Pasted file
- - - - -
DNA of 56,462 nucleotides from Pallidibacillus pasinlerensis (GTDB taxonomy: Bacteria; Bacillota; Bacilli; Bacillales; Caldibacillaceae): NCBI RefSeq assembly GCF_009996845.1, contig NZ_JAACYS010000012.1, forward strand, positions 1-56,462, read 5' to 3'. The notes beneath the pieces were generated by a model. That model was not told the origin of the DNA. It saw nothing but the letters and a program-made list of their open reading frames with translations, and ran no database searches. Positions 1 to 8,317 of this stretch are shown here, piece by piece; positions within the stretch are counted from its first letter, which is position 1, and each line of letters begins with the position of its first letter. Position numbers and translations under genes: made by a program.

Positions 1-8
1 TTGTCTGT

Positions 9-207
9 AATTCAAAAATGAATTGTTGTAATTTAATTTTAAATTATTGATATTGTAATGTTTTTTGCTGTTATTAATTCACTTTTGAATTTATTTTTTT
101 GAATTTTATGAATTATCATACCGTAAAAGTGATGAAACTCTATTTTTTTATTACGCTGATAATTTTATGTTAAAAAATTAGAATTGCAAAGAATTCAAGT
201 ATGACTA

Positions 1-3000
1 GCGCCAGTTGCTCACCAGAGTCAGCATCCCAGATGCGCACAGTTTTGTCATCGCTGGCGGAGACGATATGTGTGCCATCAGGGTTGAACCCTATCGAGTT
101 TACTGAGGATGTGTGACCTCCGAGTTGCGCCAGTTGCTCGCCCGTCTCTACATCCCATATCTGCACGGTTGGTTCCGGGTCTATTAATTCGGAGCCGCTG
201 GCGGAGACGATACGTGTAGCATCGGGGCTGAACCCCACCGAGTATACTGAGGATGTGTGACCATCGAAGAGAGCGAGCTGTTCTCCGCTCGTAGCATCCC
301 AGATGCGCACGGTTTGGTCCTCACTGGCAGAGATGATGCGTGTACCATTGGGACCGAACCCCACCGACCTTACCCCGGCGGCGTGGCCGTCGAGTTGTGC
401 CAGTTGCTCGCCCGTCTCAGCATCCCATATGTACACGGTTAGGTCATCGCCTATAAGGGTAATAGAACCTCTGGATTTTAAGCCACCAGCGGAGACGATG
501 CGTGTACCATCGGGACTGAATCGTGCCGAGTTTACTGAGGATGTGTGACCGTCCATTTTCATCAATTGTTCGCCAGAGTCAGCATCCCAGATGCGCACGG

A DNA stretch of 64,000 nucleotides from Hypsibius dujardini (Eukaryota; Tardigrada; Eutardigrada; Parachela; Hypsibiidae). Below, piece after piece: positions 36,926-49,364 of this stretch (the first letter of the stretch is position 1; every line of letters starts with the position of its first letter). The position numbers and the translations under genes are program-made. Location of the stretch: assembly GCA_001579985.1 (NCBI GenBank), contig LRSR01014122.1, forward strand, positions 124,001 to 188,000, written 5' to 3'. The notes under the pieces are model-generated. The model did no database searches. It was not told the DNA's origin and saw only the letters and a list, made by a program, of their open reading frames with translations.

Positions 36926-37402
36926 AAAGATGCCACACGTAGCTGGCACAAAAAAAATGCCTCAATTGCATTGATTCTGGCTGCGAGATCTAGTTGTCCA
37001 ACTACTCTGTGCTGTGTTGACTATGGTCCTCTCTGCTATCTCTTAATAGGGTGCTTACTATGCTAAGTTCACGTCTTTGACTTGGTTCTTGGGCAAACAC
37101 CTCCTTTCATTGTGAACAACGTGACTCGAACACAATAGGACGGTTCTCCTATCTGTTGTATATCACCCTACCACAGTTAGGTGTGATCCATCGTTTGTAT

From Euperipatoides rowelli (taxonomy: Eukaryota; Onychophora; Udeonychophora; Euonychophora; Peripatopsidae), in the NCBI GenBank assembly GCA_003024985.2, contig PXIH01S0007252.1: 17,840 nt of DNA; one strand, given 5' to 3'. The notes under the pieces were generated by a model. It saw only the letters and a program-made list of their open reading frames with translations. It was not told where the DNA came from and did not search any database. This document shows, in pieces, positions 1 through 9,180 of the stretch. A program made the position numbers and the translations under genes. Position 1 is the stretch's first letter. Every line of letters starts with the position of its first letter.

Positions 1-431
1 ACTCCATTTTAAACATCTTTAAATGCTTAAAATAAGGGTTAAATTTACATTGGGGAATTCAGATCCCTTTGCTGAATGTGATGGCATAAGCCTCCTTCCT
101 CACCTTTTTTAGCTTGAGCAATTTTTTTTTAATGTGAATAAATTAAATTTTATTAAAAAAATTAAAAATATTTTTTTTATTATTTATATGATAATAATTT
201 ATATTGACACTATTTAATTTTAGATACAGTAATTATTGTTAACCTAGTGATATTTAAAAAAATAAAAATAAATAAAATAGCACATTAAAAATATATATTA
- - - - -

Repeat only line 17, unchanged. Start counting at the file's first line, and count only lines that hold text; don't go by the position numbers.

36926 AAAGATGCCACACGTAGCTGGCACAAAAAAAATGCCTCAATTGCATTGATTCTGGCTGCGAGATCTAGTTGTCCA